(42) State of the Internet
The internet has reached out and complicated matters yet again.
For the sake of relative simplicity, we omit Apple and its variations because most of us don’t have Macs.
When MSFT first issued windows, we all had to use its browser, “Internet Explorer.”
Fairly straightforward and relatively easy to learn.
But along came Netscape to complicate things.
Now there were two browsers.
Recently, we have downloaded Firefox, which is way easier than either of the other two.
So, three choices.
Any major differences?
Not really. You click on something and get something back. They’re all pretty much the same, they’re all relatively easy to use and they all get the same results, basically sales pitches which are the backbone of the “internet backbone.”
So which to use?
Well, the two newer ones make it easier to put up bunches of screens at the same time so you can “toggle” among them. Kind of like channel surfing on TV.
But then you have to “manage” what they call “tabs,” or you’ll find yourself with so many screens you won’t know what’s what, even though they’re labeled.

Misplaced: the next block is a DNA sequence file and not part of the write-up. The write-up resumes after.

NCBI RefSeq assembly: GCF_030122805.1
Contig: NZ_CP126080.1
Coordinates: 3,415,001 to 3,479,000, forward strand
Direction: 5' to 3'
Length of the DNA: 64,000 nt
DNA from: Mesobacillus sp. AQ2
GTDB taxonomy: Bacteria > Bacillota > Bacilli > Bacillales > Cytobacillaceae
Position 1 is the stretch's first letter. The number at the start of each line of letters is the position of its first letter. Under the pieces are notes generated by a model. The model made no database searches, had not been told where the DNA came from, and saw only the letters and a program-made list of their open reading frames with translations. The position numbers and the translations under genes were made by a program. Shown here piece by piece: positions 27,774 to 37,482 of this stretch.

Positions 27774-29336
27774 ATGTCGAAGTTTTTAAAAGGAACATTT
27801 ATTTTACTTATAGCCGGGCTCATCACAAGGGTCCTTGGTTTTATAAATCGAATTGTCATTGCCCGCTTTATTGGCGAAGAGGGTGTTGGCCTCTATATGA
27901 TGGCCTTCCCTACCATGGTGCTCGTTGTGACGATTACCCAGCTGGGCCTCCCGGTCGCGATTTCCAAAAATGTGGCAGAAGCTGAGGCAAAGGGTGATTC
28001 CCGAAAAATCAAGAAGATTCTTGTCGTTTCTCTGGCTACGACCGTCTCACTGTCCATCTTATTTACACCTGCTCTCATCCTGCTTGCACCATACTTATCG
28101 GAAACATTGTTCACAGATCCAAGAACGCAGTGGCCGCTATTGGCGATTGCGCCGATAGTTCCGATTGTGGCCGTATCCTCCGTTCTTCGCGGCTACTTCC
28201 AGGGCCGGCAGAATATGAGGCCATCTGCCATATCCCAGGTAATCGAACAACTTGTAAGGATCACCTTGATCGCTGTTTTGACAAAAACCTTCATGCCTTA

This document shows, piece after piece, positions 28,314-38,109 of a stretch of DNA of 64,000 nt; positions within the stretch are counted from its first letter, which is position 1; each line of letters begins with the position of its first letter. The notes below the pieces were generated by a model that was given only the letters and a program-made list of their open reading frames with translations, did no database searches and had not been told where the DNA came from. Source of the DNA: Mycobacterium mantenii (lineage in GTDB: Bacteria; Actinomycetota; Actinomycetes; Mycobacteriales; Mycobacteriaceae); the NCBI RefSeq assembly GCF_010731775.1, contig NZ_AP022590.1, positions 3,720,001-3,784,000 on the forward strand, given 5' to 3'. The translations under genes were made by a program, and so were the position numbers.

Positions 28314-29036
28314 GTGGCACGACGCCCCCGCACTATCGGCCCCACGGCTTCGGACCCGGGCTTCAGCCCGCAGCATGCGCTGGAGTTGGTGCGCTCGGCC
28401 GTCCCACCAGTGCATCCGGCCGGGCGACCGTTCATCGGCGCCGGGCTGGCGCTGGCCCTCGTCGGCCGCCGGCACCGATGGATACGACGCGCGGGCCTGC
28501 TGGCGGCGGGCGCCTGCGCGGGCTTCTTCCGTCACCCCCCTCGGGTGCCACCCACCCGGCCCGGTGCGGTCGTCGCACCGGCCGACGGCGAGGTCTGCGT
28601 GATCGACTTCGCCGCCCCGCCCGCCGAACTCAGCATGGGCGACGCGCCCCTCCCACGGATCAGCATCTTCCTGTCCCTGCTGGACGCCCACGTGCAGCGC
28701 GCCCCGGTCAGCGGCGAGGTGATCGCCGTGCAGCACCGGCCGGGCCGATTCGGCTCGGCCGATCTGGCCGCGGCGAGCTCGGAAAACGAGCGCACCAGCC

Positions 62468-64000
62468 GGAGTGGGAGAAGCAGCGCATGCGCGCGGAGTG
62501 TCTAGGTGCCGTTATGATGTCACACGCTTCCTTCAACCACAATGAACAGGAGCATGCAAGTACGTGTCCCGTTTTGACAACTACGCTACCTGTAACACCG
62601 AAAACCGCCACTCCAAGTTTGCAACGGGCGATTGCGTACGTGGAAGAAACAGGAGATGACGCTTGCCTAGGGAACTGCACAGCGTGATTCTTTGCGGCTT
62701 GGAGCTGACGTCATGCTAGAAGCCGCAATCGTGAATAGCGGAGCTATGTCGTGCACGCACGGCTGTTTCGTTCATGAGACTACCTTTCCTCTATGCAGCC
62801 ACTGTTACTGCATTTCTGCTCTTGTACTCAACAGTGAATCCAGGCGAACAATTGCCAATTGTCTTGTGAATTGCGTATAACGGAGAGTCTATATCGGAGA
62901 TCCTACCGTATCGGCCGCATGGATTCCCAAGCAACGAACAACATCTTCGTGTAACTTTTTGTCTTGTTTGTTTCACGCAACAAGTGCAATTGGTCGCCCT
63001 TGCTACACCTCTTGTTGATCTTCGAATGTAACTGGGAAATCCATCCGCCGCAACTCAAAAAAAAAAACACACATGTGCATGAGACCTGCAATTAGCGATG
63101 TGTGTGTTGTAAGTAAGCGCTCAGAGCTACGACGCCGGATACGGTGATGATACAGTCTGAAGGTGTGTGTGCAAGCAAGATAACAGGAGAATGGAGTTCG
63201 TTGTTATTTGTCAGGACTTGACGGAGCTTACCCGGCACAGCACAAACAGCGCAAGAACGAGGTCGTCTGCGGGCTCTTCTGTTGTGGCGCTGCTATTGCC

You can find yourself with 15 or 20 open “tabs” on Firefox or Netscape and if you want to get out of all of them, your computer asks you “are you sure you want to close 20 tabs?” Who can be sure of that? It’s nerve wracking.
Okay, so you tame the tab infestation, let us say, and figure you’ve beat the house.
Not so fast, junior.
Everyone comes up with “new” versions.
And each of them “borrows” “innovations” from the other.
At some point, explorer will have tabs, or something like them.
But Netscape and Firefox aren’t sitting still either.
The new version of the latter (1.5) contains added bells to ring and whistles to blow.
And so does the new version of the former (8.1.)
This is confusing.
They’ve added a “
You’ve lived without this “feature” for a long time and figure you can keep living without it. But there’s no apparent “tool” (don’t you love how Virtual Reality has borrowed terms from the real world?) to make it go away. There it sits, blinking red at you day and night.
Maybe it’ll just fade into the background, eventually. Probably not.
So the internet has three major (and several minor) ways of being browsed. Kind of like a country with multiple states or provinces.
And do these guys get along?
Sort of. It could be worse. They could tell us, for example, that we are suspended from use for “X” days because we were caught using a competitor’s browser.
Oh, please, your honor, I only used Firefox because it was the first icon on my desktop. Or: Oh, please, your honor, I only used Netscape because I wanted to see if I could open 55 tabs at the same time, and still look at the spy-cams on the new “Weather Bug” feature.
It could get messy.
I'm Wes Richards. My opinions are my own, but you're welcome to them.™